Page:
Health Services held its second annual “Mind Body Spirit Fest” in the Living Room on April 25. Students received tips on how to de-stress before final exams and interacted with two miniature horses that came to visit.
Health Services director Diane Lynch said in an email that the departments held this event last spring as a way to offer students the opportunity to have fun while picking up valuable tips on stress management and general wellness prior to exams.
“We wanted this event to engage students,” Lynch said. “We also wanted to share practical tips for real-life college challenges like getting adequate sleep, eating healthy, getting enough exercise and finding ways to manage stress. We believe there is a strong link between your physical, mental and spiritual health with your academic performance.”
Lynch said that they were motivated to host the event again after it became a “big hit” last year and that they will consider continuing this tradition if students find it helpful and enjoyable. She added that the Athletics’ Recreational Services Department, Campus Ministry, and Counseling and Psychological Services (CAPS) co-sponsored and presented at the event.
“It’s a great way to remind students of the resources available to them on campus and our commitment to their success and health,” Lynch said.
Many students came to see the miniature horses brought to campus by Hope’s Promise, a farm that provides special Equine-assisted activities and therapeutic programs to individuals with special needs. Lynch said that the horses are fun and represent the therapeutic role of animals relieving stress.
Maureen Coultas, the executive director of Hope’s Promise, said that she brought the horses to campus because she heard that students become really stressed out during final exams and that the horses were popular when she brought them last year.
“It’s proven that they (the horses) bring down stress levels, cortisol, blood pressure and heart rate,” Coultas said.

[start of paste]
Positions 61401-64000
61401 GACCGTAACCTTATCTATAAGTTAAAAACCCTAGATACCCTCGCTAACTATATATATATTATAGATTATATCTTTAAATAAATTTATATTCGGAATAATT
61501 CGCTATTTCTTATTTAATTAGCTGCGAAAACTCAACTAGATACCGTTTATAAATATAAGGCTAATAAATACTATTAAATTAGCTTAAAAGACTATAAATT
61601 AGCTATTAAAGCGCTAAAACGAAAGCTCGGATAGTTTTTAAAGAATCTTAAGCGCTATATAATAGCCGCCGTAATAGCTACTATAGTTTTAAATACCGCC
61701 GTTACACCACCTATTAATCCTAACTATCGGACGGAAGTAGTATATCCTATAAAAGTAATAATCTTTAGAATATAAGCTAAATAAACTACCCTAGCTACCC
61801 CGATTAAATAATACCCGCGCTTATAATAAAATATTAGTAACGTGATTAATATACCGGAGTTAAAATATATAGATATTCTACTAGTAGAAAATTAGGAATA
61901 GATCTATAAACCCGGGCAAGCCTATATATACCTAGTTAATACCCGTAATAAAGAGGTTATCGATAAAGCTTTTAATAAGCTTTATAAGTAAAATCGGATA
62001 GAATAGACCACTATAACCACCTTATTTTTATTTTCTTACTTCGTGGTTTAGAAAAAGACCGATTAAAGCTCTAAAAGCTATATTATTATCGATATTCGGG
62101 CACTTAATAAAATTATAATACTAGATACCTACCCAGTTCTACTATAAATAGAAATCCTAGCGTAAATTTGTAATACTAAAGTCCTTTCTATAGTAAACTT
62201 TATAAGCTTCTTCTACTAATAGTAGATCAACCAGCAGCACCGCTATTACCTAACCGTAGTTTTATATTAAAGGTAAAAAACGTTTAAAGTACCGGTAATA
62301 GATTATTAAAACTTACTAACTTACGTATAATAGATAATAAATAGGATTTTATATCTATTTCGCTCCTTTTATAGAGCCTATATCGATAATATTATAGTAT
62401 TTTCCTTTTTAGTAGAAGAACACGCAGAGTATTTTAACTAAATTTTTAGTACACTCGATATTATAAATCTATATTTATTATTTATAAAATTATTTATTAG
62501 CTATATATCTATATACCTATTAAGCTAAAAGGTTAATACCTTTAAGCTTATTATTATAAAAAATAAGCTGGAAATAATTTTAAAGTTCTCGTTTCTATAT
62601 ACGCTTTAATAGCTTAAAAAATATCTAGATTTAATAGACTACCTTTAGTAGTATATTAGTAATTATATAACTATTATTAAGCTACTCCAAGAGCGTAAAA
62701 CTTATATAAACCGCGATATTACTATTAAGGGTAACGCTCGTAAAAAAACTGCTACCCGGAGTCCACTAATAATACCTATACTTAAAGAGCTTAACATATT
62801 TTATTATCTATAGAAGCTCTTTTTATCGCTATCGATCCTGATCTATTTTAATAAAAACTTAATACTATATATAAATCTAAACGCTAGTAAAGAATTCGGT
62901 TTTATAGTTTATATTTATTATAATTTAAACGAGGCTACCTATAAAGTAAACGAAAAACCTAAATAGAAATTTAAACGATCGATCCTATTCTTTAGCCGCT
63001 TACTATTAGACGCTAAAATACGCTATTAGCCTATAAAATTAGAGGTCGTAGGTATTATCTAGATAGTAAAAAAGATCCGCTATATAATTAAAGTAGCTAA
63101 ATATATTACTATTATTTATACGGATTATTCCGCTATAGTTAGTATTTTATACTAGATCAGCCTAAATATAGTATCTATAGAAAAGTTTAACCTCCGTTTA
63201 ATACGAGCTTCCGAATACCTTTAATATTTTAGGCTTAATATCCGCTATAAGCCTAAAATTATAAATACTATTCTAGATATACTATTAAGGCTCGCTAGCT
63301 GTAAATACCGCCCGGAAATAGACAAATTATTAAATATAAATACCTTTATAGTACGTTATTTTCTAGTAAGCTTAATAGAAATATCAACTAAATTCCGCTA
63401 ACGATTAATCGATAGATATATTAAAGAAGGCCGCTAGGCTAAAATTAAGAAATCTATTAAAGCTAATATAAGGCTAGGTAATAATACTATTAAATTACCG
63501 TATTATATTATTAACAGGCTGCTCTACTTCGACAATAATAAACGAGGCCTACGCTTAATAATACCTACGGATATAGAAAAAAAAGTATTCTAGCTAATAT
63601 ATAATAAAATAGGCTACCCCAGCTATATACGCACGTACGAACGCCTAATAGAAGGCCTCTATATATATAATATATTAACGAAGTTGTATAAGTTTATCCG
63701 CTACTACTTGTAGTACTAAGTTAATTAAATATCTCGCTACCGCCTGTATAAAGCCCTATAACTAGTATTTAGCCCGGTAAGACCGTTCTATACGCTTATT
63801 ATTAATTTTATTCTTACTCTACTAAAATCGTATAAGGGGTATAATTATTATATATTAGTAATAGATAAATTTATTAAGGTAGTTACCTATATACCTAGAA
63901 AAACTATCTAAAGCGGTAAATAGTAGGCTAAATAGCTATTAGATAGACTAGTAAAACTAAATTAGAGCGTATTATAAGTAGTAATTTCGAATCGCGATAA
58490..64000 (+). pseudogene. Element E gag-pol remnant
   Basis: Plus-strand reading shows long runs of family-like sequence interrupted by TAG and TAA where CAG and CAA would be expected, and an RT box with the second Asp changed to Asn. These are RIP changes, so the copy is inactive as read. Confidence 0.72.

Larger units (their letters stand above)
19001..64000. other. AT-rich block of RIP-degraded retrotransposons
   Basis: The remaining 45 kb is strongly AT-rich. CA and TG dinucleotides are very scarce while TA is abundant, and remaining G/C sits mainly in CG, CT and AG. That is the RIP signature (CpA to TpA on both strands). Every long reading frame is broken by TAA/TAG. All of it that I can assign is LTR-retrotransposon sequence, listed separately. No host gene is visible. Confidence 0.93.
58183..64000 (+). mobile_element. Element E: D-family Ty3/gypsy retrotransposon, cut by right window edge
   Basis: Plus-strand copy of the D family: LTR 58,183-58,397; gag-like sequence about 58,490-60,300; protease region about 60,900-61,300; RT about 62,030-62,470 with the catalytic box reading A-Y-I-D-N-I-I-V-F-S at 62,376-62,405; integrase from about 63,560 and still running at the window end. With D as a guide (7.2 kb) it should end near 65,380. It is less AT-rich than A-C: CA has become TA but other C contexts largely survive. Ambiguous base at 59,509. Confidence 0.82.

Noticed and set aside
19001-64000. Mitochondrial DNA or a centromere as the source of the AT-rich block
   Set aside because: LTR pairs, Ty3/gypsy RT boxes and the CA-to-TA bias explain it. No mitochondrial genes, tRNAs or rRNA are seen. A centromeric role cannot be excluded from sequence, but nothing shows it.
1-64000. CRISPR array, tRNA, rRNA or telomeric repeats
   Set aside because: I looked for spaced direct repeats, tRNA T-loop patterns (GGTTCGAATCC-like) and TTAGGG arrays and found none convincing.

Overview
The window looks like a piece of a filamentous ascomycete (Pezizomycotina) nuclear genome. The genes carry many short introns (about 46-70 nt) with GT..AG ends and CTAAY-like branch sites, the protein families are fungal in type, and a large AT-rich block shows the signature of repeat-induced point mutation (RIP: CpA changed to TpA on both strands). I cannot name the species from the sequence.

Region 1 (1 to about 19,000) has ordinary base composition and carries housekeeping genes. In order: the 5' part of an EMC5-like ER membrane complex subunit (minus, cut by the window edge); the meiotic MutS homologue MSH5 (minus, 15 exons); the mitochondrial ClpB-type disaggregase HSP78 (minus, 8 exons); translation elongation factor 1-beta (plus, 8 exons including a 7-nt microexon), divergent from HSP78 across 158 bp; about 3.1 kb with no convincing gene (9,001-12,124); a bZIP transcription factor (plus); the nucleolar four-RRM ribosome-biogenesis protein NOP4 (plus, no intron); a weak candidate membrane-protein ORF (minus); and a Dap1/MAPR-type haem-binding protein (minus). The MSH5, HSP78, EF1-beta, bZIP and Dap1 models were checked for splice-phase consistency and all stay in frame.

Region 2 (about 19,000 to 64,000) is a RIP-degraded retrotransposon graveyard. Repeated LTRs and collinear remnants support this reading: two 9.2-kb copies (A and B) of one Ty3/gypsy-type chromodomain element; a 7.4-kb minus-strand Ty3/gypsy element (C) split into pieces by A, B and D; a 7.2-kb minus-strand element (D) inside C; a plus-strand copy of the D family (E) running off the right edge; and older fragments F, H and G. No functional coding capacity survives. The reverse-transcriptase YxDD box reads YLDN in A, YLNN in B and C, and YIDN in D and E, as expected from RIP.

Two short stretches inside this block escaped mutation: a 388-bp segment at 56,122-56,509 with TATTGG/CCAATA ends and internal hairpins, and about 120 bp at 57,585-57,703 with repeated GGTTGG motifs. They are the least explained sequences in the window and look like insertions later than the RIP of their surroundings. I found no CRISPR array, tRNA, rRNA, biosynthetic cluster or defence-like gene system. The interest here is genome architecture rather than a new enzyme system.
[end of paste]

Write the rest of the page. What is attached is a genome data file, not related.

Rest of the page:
According to the Professional Association of Therapeutic Horsemanship International, horses are helpful and healing because they react and respond to their emotions based on their emotional state. Their intense sensitivity to the emotions of people is what helps them cope.
Coultas brought two miniature horses: Ravi, who is light brown and recently turned 1, and Noble, who is white and 2 years old.
Students had the opportunity to pet the horses, which ambled around with stylish sneakers on their feet. Coultas said that the horses had to wear the sneakers to avoid slipping in the rain.
Some students took selfies with Ravi and Noble and posted them on social media.
Avni Chawla, a freshman IT and business management major, posted her selfie on her Snapchat story “to make her friends jealous” about the miniature horses on campus.
“The horses were very adorable and relaxing,” Chawla said. “It was a unique twist the therapy animals brought to campus, since we usually have therapy dogs.”
Chawla said she has to take six final exams this semester and finish writing a few papers. She said she hopes the miniature horses will come back to campus next year.
“It was a nice way of de-stressing before finals,” she said. “They made the extremely rainy day a bit brighter.”
Liam Oakes can be reached at email@example.com.